Paying a visit to the imposing Armenistis Lighthouse is a must for everyone traveling in Mykonos — especially if you love taking pictures or videos of stunning sunsets!
A distant beam, randomly flashing among gigantic waves, bringing the promise of a safe harbor or alerting sailors for danger. There is no “sea-novel” or movie that doesn’t include fascinating stories and old legends about ships in storms and brave lighthouse keepers who spent their days and nights helping to save human lives at sea.
The beautiful Aegean archipelago with its fascinating golden beaches and deep blue azure waters is full of such isolated faros, as locals call them; monuments of naval history that have been shedding their guiding light for centuries. Among them, one of the most imposing is the Armenistis Faros (Lighthouse), located about 7km from Mykonos Town, in the “Fanari” area, on the north-western part of the island.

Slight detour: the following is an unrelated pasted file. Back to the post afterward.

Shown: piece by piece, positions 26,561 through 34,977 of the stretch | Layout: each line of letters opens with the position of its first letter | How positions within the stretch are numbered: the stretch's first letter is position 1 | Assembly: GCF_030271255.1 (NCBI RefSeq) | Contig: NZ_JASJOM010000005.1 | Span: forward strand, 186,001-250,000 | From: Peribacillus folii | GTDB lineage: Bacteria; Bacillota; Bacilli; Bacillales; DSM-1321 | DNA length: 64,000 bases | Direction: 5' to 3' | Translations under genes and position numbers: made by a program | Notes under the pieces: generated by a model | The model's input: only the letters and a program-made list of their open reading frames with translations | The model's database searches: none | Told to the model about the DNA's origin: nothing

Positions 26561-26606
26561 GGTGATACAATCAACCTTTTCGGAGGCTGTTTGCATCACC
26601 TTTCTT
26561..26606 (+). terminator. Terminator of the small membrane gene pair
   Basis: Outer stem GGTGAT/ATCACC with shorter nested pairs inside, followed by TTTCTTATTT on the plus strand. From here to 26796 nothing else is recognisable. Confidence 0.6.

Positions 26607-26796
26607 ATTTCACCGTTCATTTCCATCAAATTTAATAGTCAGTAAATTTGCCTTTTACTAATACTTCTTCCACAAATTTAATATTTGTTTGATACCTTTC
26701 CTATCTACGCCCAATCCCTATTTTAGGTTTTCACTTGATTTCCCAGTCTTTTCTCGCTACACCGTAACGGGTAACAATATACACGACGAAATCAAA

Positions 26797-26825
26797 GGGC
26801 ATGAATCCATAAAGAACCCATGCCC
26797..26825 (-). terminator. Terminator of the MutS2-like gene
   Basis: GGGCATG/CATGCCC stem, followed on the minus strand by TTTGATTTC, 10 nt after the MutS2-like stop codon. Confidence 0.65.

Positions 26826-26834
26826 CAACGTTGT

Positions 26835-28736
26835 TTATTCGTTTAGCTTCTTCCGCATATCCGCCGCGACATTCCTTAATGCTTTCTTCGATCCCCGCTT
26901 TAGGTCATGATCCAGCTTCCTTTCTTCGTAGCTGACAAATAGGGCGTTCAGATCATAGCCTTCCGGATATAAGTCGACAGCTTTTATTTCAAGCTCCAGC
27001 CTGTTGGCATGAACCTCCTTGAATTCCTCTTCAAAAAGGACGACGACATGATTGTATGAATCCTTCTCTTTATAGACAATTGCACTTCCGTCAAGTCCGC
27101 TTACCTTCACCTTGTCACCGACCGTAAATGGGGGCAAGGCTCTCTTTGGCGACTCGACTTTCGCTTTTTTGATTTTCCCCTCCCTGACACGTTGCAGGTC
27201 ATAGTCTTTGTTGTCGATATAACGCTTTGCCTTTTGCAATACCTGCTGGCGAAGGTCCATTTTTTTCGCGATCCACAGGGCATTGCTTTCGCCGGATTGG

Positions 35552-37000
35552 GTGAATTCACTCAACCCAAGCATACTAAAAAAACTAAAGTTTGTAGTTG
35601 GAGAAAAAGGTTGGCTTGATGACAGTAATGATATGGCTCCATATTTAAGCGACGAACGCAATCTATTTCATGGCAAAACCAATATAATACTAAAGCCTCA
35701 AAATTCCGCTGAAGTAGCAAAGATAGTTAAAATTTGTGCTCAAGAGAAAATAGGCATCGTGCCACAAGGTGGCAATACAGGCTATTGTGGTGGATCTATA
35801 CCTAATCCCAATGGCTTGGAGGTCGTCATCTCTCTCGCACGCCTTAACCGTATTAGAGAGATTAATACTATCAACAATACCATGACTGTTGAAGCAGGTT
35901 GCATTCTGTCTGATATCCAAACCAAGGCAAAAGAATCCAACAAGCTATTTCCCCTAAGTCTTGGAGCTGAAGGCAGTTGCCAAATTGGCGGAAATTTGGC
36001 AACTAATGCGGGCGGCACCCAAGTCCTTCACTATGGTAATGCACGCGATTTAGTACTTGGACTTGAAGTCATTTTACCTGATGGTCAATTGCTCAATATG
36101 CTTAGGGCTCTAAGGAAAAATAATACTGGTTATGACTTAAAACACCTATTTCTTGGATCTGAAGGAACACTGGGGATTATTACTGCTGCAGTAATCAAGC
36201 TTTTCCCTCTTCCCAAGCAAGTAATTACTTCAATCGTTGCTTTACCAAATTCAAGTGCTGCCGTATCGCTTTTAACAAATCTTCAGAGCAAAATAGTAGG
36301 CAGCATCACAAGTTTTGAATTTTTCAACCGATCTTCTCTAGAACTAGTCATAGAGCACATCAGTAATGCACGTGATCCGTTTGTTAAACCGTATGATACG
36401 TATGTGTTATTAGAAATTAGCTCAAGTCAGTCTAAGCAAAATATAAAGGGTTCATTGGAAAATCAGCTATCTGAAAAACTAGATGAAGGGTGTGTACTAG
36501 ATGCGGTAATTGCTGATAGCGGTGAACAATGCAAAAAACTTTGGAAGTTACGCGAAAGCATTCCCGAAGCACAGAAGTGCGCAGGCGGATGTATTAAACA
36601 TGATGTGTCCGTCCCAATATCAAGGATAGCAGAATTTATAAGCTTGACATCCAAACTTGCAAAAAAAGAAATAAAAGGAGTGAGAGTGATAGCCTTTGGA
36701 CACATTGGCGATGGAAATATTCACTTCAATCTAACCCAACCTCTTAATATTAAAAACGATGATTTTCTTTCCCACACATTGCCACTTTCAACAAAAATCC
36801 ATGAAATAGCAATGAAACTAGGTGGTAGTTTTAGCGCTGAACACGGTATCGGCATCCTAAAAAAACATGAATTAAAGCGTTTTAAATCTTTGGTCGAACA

Built in 1891, Armenistis is an octagonal stone tower that stands in full harmony with the traditional Cycladic architecture. Overlooking the sea passage between the islands of Tinos and Mykonos, the lighthouse offers a breathtaking view of the surrounding Aegean Sea that at the specific spot can get pretty rough, due to the meltemi, the strong north-east summer wind. And while, during the summer, the meltemi becomes a natural air-conditioning system that keeps the temperature relatively cool and the air fresh, in the winter the northern winds can become so fierce that smaller boats need to seek for a refuge. Apparently, in 1887, on such a stormy night, the British steamship Volta sunk near the north coast of the Mykonos, leading to the construction of the 19-meter tall Armenistis Lighthouse, with the purpose to help keep ships safe.